Employing ATI benefits you, and your qualitative inquiry, in several ways. Employing ATI:
- permits you to display critical evidence supporting your claims;
- encourages you to be more careful and precise when making and supporting evidence-based arguments;
- helps you to meet transparency standards;
- facilitates evaluation of your work by reducing transaction costs for readers who seek more information about how you drew descriptive or causal inferences, or developed interpretive claims, or who wish to investigate whether the information contained in cited sources supports evidence-based claims.
Some models of scholarship that has been annotated using ATI can be found here.
Engaging in the various organizational and documentation steps discussed in previous modules will help you to use ATI yourself. Authors who have used ATI consistently report that identifying and locating the information to include in annotations is by far the most labor-intensive part of ATI. Good data management will significantly reduce the time you need for that. QDR can help you if you wish to use ATI in your work. The repository has designed the ATI creation process so that you can annotate your manuscript in any format you’re comfortable with: using Word comments, PDF annotations, LaTeX comments, etc. QDR then converts your notes to open annotations. You can find more detailed instructions for using ATI here.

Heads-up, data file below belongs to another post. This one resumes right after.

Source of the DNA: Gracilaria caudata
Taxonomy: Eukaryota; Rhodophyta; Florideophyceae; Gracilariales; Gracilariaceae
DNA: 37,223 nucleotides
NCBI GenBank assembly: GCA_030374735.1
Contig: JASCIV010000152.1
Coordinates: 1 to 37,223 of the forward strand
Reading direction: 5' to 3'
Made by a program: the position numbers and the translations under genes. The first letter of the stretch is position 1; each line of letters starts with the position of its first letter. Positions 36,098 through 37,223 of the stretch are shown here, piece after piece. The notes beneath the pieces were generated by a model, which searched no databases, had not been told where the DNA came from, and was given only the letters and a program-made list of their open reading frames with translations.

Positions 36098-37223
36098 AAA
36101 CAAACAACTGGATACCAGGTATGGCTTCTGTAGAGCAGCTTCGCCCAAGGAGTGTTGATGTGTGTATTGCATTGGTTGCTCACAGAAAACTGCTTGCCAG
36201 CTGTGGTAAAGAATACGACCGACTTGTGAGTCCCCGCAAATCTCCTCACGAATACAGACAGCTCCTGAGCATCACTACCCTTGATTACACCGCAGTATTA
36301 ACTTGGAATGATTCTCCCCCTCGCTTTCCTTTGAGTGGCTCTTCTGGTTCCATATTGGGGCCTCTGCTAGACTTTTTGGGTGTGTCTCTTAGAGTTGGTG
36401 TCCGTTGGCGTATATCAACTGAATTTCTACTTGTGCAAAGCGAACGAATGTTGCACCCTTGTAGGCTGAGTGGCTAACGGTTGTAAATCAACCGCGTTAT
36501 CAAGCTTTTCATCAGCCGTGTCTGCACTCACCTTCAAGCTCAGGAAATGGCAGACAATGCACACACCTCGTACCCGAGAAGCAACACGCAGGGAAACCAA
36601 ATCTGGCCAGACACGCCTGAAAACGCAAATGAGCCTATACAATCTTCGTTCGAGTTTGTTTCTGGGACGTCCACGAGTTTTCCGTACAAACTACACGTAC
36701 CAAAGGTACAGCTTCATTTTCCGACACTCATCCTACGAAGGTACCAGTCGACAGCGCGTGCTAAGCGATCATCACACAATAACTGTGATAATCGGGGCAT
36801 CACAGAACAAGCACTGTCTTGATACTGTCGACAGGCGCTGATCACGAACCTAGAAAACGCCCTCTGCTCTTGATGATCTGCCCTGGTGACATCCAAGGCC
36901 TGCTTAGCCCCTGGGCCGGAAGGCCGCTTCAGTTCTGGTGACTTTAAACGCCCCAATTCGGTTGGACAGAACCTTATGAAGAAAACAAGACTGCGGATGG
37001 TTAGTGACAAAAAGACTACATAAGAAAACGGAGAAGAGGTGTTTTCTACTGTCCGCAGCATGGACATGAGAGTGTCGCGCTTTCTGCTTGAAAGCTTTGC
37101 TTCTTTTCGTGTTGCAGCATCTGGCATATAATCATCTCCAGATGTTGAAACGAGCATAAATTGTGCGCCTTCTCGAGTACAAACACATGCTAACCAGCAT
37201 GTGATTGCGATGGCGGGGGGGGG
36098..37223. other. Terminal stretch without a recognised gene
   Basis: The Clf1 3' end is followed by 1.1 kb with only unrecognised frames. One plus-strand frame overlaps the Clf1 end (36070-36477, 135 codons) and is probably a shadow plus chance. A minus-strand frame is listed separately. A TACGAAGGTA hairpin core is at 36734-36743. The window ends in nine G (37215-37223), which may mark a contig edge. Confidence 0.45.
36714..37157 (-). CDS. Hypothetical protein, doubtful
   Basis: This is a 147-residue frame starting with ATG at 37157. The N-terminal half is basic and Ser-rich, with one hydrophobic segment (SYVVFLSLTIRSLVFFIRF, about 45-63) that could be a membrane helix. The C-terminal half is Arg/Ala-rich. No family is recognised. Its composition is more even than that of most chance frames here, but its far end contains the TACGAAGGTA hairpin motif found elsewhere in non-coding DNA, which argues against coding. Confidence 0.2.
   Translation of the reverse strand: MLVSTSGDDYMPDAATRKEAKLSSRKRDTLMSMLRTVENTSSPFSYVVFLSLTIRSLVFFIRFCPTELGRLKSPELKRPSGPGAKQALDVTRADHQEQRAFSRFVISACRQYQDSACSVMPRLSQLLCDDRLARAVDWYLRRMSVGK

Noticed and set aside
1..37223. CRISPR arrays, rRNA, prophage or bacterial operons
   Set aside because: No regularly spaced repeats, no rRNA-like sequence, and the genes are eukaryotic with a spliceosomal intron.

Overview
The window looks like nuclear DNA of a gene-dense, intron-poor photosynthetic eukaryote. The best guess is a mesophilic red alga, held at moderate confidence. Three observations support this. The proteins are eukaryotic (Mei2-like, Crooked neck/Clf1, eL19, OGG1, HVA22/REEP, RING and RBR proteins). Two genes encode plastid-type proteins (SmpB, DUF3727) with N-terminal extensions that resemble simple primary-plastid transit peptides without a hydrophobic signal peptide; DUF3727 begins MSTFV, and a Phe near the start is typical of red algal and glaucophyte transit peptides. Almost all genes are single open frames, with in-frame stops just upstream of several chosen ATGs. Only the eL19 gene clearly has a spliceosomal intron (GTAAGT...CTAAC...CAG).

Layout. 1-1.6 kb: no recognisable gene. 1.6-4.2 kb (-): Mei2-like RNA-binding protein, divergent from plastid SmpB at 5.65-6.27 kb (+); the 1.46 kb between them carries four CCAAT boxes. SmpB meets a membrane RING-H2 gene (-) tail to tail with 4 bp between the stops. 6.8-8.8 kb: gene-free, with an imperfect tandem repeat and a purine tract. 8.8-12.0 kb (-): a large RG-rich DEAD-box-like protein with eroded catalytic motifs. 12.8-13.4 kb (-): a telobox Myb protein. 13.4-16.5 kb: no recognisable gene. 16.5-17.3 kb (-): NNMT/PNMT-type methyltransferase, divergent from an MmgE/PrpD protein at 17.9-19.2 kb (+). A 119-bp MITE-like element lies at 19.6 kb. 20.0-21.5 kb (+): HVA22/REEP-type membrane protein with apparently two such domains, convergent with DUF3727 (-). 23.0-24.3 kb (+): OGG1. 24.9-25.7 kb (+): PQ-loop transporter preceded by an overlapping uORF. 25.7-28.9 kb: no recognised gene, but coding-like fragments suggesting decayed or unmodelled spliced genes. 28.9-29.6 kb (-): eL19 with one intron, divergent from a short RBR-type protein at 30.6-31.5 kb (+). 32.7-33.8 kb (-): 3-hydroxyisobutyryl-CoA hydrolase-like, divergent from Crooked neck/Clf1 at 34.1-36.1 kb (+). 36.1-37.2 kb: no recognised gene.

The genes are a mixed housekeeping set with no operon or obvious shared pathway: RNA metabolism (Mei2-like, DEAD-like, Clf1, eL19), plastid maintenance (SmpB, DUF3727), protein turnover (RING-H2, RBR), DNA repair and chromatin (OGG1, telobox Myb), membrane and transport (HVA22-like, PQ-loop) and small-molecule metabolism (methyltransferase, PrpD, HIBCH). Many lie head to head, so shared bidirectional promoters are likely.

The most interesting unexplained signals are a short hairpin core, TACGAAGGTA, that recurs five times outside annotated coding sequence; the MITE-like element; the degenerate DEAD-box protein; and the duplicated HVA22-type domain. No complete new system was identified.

ATI (1) -- Considering Another Author’s Annotations
- Find this article on-line and then follow the steps below: O’Mahoney, Joseph. 2017. “Making the Real: Rhetorical Adduction and the Bangladesh Liberation War.” International Organization 71 (2): 317–48. https://doi.org/https://doi.org/10.1017/S0020818317000054
- Click on the Adobe Acrobat icon to download the PDF.
- Read the abstract.
- Scroll to a section called, “The Role of Troop Withdrawal” on p. 332 and read the first two paragraphs of that section.
- Given what you have learned about ATI, which passages of those paragraphs would you expect to see annotated and with what type of content? Use your PDF viewer’s annotations functionality to highlight them.
- Now view the same article with ATI annotations here. Find the same two paragraphs and compare your expected annotations with those of the article’s author, Joey O’Mahoney.
- How do the author’s annotations differ from your expectations?
- Why do you think they differ?
- How do the annotations affect your assessment of the underlying claims?